16 The Court stated that: "Domestic violence is a plague on our social structure and a frontal assault on the institution of a family. The battered-women's syndrome is but one of the pernicious symptoms of that plague. Though the courts would be hard-pressed to prescribe a panacea for all domestic violence, they are entrusted with the power to fashion a palliative when necessary. The underpinning of our common law and public policy demand that, where the legislature has not gone far enough, the courts must fill in the interstices...thus, this court will recognize the battered-women's syndrome as an affirmative cause of action under the laws of New Jersey." The Court further established that in order to have a cause of action for the battered-women's syndrome, the plaintiff must allege the following elements: 1. Involvement in a marital or marital-like intimate relationship; and 2. Physical or psychological abuse perpetrated by the dominate partner to the relationship over an extended period of time; and 3. The fore stated abuse has caused recurring physical or psychological injury over the course of the relationship; and 4. A past or present inability to take any action to improve or alter the situation unilaterally. The Court based part of its decision upon the Louisiana case of Lauglin v. Breaux, 515 So.2d. 480 (La.App. 1 Cir. 1987) which created the cause of action, but rejected the holding in the case to the extent that each individual action of assault and battery must be proved. The question then arises why the action was not barred by a motion because of the Statute of Limitations which worked so effectively to bar causes of action to those assaults not brought within the two year Statute of Limitations for assault and battery. See Section 5.7, Statute of Limitations. Marital rape has been an anathema to the courts because of what they believe was the impossibility of proofs and the possibility of one spouse, most likely the wife, making up the cause of action in order to gain some advantage in a matrimonial case. With the passage of time and the growing sensitivity of the judiciary to the facts that there can be such a thing as non-consensual sexual intercourse, the cause has surfaced in the criminal law field and as a part of matrimonial litigation. N.J.S.A.2C:14-1 changed the existing law to define rape to include more than sexual intercourse, and no longer required the necessity that it be shown that there was penetration by the male sexual organ into the sexual organ of the female.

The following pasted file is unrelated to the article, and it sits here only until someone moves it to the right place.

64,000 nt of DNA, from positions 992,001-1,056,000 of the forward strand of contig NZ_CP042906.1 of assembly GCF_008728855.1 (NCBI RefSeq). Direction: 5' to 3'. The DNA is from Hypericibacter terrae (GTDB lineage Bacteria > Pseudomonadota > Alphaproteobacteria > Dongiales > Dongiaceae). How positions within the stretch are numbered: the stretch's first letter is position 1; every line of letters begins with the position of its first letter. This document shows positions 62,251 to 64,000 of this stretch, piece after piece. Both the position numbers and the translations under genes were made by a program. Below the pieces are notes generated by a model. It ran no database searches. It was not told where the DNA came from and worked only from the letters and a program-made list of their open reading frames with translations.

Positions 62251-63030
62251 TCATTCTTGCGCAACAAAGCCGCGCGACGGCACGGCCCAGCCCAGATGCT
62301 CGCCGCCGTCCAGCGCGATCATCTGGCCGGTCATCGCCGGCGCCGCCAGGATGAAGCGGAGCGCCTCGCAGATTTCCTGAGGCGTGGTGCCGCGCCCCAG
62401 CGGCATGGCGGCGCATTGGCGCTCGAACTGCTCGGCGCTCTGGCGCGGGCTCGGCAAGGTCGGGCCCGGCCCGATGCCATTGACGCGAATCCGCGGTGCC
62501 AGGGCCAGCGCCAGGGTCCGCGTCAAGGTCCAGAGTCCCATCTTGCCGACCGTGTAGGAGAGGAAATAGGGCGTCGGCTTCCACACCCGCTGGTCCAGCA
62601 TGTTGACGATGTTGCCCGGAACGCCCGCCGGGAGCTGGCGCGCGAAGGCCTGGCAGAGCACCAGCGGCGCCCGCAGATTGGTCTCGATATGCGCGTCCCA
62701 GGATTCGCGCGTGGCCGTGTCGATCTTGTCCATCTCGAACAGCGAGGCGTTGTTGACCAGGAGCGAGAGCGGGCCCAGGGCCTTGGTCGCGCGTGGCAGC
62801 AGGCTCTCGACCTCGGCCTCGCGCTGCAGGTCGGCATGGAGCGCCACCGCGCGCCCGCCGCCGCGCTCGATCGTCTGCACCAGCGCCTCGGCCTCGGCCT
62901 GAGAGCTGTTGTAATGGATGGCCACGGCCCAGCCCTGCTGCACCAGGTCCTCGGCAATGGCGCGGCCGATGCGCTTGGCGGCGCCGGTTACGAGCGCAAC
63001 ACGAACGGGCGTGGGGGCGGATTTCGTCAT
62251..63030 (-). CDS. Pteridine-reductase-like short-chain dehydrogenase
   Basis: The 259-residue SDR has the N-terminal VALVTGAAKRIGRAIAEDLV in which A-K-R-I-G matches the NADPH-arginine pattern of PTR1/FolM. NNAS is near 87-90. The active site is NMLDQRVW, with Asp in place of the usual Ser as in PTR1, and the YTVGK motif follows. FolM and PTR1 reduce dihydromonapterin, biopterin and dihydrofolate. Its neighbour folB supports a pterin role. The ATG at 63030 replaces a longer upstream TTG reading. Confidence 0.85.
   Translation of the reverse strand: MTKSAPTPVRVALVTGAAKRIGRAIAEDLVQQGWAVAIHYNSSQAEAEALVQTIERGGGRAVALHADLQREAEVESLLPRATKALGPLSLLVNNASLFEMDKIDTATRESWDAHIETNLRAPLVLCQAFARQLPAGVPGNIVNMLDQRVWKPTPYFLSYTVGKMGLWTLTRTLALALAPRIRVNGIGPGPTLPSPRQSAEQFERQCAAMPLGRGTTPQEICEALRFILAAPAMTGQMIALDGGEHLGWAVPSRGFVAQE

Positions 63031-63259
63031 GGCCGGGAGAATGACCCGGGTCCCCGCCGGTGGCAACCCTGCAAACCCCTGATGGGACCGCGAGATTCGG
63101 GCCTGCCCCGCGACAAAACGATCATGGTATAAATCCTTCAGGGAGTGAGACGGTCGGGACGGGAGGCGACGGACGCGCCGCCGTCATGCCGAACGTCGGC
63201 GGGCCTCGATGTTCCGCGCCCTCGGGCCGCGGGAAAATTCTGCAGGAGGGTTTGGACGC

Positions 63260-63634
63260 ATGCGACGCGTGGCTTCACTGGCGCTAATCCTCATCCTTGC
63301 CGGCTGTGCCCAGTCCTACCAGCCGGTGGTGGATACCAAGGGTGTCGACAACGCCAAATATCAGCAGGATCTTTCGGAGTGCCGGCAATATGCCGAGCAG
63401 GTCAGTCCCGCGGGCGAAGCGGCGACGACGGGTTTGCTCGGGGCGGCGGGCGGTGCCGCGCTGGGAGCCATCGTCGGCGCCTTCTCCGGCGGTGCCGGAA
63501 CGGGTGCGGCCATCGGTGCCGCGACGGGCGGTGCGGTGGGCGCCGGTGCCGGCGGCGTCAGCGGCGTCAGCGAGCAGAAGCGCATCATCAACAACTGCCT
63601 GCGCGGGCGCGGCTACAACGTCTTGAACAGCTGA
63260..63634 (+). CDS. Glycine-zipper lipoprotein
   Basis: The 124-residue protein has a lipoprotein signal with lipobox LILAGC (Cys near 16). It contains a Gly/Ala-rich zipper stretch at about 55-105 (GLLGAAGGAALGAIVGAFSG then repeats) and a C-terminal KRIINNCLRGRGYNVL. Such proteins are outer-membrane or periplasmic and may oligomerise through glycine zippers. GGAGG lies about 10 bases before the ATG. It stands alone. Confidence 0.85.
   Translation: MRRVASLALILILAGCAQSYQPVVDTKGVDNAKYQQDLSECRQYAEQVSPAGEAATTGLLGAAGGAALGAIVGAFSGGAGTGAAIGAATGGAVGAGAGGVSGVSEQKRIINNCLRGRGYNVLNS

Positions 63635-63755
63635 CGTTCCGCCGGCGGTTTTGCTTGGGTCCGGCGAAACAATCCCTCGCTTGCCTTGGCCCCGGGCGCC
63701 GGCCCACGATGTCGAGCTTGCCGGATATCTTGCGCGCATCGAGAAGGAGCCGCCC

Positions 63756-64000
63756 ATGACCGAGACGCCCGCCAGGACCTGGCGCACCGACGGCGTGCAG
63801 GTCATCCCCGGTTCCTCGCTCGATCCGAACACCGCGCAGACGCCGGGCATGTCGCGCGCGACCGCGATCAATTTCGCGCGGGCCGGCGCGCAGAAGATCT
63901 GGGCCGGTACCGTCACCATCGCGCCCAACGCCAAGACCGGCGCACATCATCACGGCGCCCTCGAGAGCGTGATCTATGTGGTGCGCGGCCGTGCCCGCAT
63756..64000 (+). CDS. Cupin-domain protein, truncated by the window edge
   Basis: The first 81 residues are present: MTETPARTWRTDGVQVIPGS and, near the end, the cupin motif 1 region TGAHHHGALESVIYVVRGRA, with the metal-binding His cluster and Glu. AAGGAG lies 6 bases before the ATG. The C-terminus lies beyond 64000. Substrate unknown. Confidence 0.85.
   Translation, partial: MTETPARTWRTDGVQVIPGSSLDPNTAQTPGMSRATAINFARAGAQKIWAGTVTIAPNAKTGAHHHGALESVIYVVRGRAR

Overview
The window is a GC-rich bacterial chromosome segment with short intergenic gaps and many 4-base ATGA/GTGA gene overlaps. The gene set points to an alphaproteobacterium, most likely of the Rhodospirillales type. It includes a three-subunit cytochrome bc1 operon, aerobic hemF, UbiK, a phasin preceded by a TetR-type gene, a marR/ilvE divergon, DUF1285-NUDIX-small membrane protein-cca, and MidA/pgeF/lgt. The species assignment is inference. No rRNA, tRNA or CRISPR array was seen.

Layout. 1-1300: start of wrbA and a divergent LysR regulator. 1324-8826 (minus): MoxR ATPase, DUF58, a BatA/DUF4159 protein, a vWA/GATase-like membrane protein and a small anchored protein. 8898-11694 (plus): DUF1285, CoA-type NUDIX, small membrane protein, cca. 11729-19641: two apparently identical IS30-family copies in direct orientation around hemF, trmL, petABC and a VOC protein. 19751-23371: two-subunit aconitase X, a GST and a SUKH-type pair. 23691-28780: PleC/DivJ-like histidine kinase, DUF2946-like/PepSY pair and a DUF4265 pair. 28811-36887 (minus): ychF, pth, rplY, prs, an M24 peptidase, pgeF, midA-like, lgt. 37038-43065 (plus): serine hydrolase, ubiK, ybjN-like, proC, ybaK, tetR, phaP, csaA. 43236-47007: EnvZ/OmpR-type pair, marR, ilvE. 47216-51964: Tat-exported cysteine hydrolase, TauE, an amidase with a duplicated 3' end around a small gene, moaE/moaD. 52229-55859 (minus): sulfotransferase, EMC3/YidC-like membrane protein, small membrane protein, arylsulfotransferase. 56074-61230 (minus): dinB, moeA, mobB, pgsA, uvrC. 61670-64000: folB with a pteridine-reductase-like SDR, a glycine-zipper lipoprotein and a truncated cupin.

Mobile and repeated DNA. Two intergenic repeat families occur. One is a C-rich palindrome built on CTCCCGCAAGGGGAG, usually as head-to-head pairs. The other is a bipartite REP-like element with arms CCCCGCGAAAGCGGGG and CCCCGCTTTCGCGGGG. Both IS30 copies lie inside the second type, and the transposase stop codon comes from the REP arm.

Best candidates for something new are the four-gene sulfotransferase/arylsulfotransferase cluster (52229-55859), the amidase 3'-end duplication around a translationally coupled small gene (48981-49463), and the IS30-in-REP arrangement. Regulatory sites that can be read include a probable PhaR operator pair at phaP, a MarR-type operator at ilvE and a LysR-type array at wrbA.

17 Sexual penetration now is extended to mean not only "vaginal intercourse, but cunnilingus, fellatio or anal intercourse between persons or the insertion of the hand, finger or object into the anus or vagina either by the actor or upon the actor's instruction. The depth of the insertion shall not be relevant as to the question of commission of the crime". The statute which is part of "offenses involving danger to the person", covers sexual offenses which also includes other degrees of sexual contact short of penetration. No physical force in addition to that which is entailed in the act of involuntary or unwanted sexual penetration is required for conviction for sexual assault. State in Interest of M.T.S., 129 N.J. 422, 609 A2d (1992). In Lickfield v. Lickfield, 260 N.J.Super 21, 614 A2d (Ch.Div. 1992), a wife brought a claim against her husband in Domestic Violence Court for marital rape as the basis for precluding him from the marital home under the "Prevention of Domestic Violence Act". When the tort action was presented in the divorce case, the husband moved to preclude her on the procedural grounds that she was barred by the entire controversy doctrine (see Section 5.3), from bringing this action because she had already received a judgment against him under the "Prevention of Domestic Violence Act", N.J.S.A.2C:25-17 et seq. The court stated that since the domestic violence proceeding was an emergency, cursory examination of the issues showed that her claim survived and was not to be precluded. They commented upon the "Prevention of Domestic Violence Act", noting that the Act was made to insure the maximum protection to victims of domestic violence by providing access to emergent and long-term civil and criminal remedies and sanctions. They rejected the defendant's view that since the "Prevention of Domestic Violence Act" provides for money damages, and the wife did not properly articulate a reservation of her right to damages, she waived her right to damages by failing to pursue them during the domestic violence hearing. The court found that the time restrictions imposed upon the wife by the Act, are incongruent with a strict interpretation of the entire controversy doctrine. "A case cannot be made for damages in an action for personal injuries until the extent of the damages are known. The Act requires that a final hearing be held within l0 days of the filing of the domestic violence complaint and the complaint is usually filed the day of or within days after the violence occurs. This expedited process is available for the protection of the victim and to prevent further acts of domestic violence. The process, however, is ineffective if the victim is forced to make a case for damages at that time as well.... The court also rejected the defense of res judicata, (see Section 5.12) that the issue had already been litigated, because only the issue of liability was decided, but the issue of damages could be decided at the divorce trial. See Practice Form #5